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Themesicon: navigation pathCyborg Bodiesicon: navigation pathTransgenic Bodies

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as the development of properties into specific adult traits.» [19] However, at the turn of the twentieth century a fundamental change was underway whereby the study of the heredity and variation of organisms began to separate off from the study of embryos and their development to form two separate branches of biology. [20] Henceforth, genetics and embryology went their separate ways, each developing their own specific terminology and spawning their own specialist journals and literature. To begin with, genetic research concentrated on investigating the transmission of traits to offspring but soon came to the conclusion that this process must depend on the existence of elements inside the cell. However, when the U.S. American embryologist Thomas Hunt Morgan [21] claimed in 1933 that «There is no consensus opinion amongst geneticists as to what the genes are — whether they are real or purely fictitious» [22] , 1 for the majority of his geneticist colleagues genes were already «real, material entities — the biological analogue of the molecules and atoms of physical science.» [23] In the early 1940s, geneticists established the chemical identity of genes and proved that these


molecules are constituted of DNA. Nearly ten years later, DNA was identified as the material carrying specific biological traits in bacteria. From this point, it was but a short step to an optical representation, which gave DNA a «face»: in 1953, James D. Watson and Frances Crick published their model of the molecular structure of DNA in the form of a double helix. The model proved that genes are the units of inheritance and this is encoded in sequences of base pairs of chromosomes arranged linearly along the strands of DNA. It became clear that this nucleic acid, that is, real molecules, carries the genetic information of an organism and not, as previously thought, proteins. Today the model of the double helix is found in every text book on genetics and functions as a socalled «black box.» [24] Prised out of the historic and social context of its development, in the following years the double helix became the most fundamental scientific fact of genetics and a symbol of «the stuff that life is made of» in popular culture.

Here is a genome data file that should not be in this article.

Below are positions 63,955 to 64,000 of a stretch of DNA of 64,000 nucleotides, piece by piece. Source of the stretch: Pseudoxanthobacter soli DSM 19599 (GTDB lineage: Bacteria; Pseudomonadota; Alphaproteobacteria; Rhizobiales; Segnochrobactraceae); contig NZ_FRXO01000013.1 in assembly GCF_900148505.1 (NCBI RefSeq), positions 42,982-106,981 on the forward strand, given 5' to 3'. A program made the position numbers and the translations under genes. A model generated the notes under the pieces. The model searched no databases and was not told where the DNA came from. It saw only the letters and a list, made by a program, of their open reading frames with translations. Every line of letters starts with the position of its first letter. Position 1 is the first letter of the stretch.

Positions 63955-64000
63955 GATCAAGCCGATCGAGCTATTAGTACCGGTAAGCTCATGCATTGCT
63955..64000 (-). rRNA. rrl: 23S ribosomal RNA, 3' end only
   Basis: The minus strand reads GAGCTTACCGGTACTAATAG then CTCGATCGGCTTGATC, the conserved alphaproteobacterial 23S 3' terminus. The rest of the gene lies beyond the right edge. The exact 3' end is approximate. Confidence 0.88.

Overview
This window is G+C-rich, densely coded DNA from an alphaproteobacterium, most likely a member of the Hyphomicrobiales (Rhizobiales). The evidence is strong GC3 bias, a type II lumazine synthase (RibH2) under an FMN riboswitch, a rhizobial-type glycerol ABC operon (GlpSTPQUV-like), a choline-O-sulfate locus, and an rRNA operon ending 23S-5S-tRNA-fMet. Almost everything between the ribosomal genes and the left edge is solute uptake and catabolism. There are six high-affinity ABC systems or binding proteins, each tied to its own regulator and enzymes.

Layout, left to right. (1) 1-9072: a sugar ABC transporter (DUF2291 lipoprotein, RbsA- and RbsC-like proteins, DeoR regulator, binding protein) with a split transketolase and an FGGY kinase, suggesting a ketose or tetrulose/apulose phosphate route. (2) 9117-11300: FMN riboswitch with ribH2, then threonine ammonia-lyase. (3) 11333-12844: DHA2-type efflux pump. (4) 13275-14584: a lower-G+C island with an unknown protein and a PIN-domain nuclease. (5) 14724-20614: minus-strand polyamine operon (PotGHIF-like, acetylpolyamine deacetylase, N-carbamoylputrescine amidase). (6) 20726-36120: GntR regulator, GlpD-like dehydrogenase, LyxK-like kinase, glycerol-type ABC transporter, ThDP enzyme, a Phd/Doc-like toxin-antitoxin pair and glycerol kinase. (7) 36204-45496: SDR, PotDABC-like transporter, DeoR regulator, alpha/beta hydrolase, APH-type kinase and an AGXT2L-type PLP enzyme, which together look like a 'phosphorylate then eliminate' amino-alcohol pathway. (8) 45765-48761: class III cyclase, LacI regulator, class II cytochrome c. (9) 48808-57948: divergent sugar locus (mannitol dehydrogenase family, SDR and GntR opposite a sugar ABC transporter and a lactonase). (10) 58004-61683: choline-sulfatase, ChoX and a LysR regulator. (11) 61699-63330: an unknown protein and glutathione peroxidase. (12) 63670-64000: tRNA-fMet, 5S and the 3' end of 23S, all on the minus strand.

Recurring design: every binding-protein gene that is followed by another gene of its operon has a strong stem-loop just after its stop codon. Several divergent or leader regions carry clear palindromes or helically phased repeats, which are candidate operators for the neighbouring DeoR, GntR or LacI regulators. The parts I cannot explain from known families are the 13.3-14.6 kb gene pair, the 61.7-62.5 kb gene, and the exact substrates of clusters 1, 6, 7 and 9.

However, the model of DNA’s molecular structure in the form of a double helix is not capable of explaining which chemical process is responsible for

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